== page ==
Children's Ombudsman welcomes fitness-to-teach provision

The Ombudsman for Children’s Office has this week welcomed the commencement of Part 5 of the Teaching Council Act, also known as the fitness-to-teach provision, which will allow the Teaching Council to investigate teachers in relation to professional misconduct.

Up until now, there has been no appropriate avenue of redress for complaints about allegations of inappropriate professional conduct of teachers and school staff. This is an issue that the Ombudsman for Children’s Office has been highlighting for some time, including in a report to the UN Committee on the Rights of the Child in 2015 and before the Oireachtas.

“For several years, education has been the largest category of complaints dealt with by the Ombudsman for Children’s Office, with 47 per cent of complaints in 2014 relating to the education sector," said Dr Karen McAuley, head of participation and education at the Ombudsman for Children’s Office. “The prolonged absences of Part 5 of the Teaching Council Act, the fitness-to-teach provision, has been frustrating for students and for parents. A comprehensive and consistent complaints handling structure to deal with these types of complaints is badly needed and must be welcomed.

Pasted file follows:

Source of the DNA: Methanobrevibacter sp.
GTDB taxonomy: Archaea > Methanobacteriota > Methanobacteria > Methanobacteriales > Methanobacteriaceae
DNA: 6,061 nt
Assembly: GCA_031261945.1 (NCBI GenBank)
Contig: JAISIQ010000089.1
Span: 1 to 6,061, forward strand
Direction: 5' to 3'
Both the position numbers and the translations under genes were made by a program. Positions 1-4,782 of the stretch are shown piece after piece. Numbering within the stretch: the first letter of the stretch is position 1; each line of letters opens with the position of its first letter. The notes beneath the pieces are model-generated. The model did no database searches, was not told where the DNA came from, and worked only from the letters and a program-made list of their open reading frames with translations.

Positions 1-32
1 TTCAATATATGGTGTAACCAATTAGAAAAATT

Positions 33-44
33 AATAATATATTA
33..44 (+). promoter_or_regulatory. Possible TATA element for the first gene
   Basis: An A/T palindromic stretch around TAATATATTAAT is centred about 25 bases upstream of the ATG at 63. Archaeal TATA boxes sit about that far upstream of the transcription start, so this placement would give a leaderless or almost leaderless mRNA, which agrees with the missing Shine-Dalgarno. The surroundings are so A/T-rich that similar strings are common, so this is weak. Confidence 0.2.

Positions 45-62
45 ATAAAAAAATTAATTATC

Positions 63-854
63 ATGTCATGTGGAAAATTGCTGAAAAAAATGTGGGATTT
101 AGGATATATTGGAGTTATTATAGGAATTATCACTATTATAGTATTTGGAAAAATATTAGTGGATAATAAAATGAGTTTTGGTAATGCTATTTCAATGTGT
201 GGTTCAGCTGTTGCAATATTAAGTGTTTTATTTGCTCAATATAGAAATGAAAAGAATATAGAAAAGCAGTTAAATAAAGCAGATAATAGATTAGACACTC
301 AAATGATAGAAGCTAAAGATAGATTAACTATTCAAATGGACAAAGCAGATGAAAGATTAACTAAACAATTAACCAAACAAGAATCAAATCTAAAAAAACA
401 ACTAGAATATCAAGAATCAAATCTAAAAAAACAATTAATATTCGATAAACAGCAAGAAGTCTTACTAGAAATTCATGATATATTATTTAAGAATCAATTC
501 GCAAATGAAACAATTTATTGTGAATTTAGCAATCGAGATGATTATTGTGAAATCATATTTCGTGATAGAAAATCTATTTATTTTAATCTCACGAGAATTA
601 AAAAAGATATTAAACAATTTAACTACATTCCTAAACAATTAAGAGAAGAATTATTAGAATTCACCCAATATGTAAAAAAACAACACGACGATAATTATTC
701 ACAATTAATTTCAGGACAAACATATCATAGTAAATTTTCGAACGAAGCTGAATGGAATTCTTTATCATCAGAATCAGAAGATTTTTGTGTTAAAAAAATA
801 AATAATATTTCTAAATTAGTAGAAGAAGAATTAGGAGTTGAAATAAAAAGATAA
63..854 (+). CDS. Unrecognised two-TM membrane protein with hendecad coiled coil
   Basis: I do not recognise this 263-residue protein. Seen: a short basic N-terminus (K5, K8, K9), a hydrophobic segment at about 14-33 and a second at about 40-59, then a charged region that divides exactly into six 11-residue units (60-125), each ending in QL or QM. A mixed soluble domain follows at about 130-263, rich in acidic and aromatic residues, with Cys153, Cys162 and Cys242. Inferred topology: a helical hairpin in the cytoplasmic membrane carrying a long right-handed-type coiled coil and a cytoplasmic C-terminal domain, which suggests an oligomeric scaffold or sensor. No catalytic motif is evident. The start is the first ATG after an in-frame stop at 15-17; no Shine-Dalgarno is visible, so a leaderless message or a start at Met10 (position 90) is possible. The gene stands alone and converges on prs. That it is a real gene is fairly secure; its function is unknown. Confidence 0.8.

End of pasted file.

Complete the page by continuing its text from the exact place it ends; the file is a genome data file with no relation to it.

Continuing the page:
“The Teaching Council has indicated that under the new rules it will consider complaints on a number of grounds, including professional misconduct, poor professional performance, convictions, and being medically unfit to teach.

“It is expected that only very serious cases of improper professional conduct will be considered for investigation. The Ombudsman for Children’s Office will monitor closely the threshold set by the Teaching Council for a very serious complaint. It is important that parents, and advocates on behalf of children, are clear about how they can have their concerns addressed.

“The commencement of the fitness-to-teach provision will have a positive impact on complaints handling in the education sector. However, a significant gap still exists as Section 28, the grievance procedures element of the Education Act 1998, has not yet been fully implemented.

“As part of the Education Act, it was expected that procedures would be laid out to guide schools in their complaints-handling practices. This never happened and with hundreds of complaints to the Ombudsman for Children’s Office directly related to the way in which complaints were handled at a school level, it is clear that urgent action is needed in this area.

“The Government has plans to address this issue by creating a parent and student charter but the details of this charter are not yet known. We will be monitoring developments to ensure that the charter supports improvements in local complaints procedures in schools.

“Promoting good complaints-handling practice in schools is a key objective for the Ombudsman for Children’s Office as laid out in our Strategic Plan 2016-2018, which we launched last week. We want to see effective complaint handling practices affecting children and young people so that any issues can be dealt with as quickly as possible in the best interests of the child.”

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